Fairfax County residents who need help to keep their homes cool this summer and prevent a health emergency resulting from extreme heat, may be able to get assistance from two programs locally administered by the county:
Residents who need immediate help with utility bills or other urgent human services assistance can call the county’s Coordinated Services Planning staff at 703-222-0880, TTY 703-803-7914. County staff can connect residents with a network of services provided by public, private and community-based organizations, as well as appropriate county government resources.
Fairfax County Animal Control Officers respond to dozens of reports of animals locked in hot cars in parking lots each summer and urge pet owners to keep pets at home on hot days.
Pet owners are urged to remember the following tips:
- Never leave pets in a parked car. On a warm day, temperatures can rapidly rise to dangerous levels. If you see an animal in distress in a parked car, contact police. Even with the windows slightly open, the temperature in a car on a 93-degree day can soar to 125 degrees in just 20 minutes and approximately 140 degrees in 40 minutes.
- Shade and water are vital to pets. Pet owners must provide adequate shelter protecting animals from injury, rain, sleet, snow, hail, direct sunlight, and adverse effects of heat or cold. A dog house in the backyard with no access to shade does not protect animals from sun.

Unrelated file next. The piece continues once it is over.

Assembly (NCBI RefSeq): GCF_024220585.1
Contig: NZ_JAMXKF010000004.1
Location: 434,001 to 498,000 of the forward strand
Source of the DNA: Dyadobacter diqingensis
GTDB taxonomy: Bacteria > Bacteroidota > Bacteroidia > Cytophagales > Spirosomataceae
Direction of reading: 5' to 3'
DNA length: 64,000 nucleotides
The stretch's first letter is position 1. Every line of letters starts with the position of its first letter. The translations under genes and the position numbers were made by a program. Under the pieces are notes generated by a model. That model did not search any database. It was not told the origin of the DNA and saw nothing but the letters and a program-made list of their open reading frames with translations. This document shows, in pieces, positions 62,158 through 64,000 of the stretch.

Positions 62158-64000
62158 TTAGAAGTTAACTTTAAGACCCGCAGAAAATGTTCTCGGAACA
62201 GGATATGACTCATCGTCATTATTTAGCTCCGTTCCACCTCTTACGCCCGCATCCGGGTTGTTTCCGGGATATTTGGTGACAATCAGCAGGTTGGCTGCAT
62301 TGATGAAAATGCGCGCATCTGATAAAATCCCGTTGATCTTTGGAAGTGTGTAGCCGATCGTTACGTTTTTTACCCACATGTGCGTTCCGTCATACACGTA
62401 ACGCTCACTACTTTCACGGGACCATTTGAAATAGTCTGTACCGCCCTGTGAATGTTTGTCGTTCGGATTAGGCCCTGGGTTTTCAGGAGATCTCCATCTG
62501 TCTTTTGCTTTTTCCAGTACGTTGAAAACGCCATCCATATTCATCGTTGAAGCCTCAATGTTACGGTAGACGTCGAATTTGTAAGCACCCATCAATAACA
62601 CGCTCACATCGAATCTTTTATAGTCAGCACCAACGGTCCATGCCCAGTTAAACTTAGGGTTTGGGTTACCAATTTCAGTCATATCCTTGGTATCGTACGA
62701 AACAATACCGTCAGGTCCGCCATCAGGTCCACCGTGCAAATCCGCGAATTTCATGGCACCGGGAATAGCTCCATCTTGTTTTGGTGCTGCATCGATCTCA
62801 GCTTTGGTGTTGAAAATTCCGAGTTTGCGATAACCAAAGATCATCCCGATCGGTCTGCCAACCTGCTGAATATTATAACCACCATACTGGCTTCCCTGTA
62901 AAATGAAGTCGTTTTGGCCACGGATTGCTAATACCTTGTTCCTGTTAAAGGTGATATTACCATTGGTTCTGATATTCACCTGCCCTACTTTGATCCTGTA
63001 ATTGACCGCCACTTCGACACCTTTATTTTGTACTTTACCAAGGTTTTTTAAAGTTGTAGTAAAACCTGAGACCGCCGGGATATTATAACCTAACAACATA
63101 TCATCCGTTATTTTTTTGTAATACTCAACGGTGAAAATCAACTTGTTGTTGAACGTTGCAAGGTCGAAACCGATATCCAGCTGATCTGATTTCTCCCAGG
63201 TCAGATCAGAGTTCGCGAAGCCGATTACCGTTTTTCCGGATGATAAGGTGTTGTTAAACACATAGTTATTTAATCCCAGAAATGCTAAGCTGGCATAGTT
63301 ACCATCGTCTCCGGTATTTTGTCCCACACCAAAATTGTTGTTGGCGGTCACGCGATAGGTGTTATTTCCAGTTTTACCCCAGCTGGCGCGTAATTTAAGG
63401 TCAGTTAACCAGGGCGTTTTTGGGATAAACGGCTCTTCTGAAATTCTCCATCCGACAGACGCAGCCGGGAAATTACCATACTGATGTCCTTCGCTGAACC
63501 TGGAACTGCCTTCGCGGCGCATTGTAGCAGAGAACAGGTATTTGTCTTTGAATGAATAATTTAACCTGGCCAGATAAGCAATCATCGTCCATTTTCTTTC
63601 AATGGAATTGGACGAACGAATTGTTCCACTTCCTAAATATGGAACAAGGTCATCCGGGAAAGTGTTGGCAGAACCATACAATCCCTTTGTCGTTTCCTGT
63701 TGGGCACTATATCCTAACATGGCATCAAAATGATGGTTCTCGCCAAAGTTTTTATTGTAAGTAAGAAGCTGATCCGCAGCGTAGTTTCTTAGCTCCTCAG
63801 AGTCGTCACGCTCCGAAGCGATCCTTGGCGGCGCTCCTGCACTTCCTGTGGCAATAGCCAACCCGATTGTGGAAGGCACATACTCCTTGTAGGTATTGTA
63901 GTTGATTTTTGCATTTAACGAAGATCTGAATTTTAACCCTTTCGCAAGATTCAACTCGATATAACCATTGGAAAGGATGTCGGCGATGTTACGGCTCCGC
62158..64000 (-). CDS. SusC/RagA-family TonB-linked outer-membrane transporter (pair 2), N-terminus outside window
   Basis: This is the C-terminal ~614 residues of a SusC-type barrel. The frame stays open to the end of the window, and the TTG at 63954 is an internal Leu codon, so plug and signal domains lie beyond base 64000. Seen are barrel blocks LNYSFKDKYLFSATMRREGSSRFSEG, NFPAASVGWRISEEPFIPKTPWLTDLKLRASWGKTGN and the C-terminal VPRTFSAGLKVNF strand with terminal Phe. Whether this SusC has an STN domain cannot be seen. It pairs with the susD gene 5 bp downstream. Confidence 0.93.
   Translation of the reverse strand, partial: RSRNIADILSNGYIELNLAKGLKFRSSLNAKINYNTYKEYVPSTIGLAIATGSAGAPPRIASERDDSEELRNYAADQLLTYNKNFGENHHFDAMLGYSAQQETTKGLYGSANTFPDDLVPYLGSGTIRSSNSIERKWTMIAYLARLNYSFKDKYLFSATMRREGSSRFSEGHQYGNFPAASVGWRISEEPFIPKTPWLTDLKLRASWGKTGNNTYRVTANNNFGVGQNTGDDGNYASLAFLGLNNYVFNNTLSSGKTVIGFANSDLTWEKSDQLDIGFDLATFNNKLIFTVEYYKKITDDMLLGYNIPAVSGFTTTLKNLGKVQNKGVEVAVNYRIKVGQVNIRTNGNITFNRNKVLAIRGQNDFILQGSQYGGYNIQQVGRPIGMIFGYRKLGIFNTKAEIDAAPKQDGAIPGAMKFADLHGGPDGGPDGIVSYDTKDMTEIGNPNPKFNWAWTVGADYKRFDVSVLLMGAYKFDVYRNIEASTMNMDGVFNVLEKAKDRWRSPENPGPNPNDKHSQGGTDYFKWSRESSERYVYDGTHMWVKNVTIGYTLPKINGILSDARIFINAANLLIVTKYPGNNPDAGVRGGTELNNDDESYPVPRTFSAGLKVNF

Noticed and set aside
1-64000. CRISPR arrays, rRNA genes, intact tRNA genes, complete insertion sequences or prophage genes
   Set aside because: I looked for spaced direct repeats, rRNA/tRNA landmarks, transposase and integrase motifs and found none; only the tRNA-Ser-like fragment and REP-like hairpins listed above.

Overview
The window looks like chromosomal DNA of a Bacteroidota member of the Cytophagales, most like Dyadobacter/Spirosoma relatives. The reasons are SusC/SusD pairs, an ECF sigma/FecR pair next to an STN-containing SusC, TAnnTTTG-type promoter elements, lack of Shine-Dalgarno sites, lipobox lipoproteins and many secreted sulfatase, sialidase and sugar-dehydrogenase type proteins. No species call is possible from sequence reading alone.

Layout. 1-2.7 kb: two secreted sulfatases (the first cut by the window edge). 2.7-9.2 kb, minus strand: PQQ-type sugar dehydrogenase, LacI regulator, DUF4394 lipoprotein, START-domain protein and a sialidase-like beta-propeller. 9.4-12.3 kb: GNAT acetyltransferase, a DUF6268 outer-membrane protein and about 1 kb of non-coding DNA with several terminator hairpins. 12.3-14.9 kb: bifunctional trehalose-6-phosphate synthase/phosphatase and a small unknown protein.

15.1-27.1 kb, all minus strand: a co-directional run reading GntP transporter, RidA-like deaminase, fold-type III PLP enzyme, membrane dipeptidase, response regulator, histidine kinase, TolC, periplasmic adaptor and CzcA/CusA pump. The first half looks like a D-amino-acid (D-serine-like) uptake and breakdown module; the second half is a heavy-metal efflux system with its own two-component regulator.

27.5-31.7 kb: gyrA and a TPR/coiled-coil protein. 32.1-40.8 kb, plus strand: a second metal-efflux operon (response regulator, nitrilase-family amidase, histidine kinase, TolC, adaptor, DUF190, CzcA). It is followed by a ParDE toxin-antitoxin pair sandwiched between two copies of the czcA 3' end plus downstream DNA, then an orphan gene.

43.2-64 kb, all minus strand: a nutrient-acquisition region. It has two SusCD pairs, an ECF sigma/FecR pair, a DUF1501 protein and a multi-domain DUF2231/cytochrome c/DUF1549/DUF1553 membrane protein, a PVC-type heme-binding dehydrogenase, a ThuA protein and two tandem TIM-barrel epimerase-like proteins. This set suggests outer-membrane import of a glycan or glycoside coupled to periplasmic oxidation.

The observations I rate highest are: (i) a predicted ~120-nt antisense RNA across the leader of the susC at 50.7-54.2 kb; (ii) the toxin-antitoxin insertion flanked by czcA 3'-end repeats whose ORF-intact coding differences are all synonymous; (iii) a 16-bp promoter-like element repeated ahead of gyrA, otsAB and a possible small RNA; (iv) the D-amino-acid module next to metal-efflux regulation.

- Limit exercise on hot days. Take care to adjust intensity and duration of exercise. Watch for shortness of breath and remember that asphalt gets very hot and can burn paws; walk your dog on the grass if possible.
Know the signs of pet illness. If your pet shows any of
the following signs contact your veterinarian or animal hospital
- heavy panting
- glazed eyes
- rapid heartbeat
- excessive thirst
- profuse salivation
Take steps to reduce the animal’s body temperature; apply ice packs or cold towels to the head, neck and chest, provide water and ice cubes for hydration, and move the animal into the shade or air-conditioning.
A heat wave is an extended period of extreme heat, and is often accompanied by high humidity. These conditions can be dangerous and even life-threatening without proper precautions.
The heat index is the temperature the body feels when the effects of heat and humidity are combined. Exposure to direct sunlight can increase the heat index by as much as 15° F.
Heat Index values are forecast to meet locally defined advisory criteria for 1 to 2 days (daytime highs=100-105° Fahrenheit).
Excessive Heat Watch
Conditions are favorable for an excessive heat event to meet or exceed local Excessive Heat Warning criteria in the next 24 to 72 hours.
Excessive Heat Warning
Heat Index values are forecast to meet or exceed locally defined warning criteria for at least 2 days (daytime highs=105-110° Fahrenheit).
- Cooling Assistance and Fan Care Programs
- Hazards: Heat-Related Illness
- Summer Tips
- Sun and Tanning Safety
- Extreme Heat (Ready.gov)
- Extreme Heat (VDEM)
- Heat Wave (American Red Cross)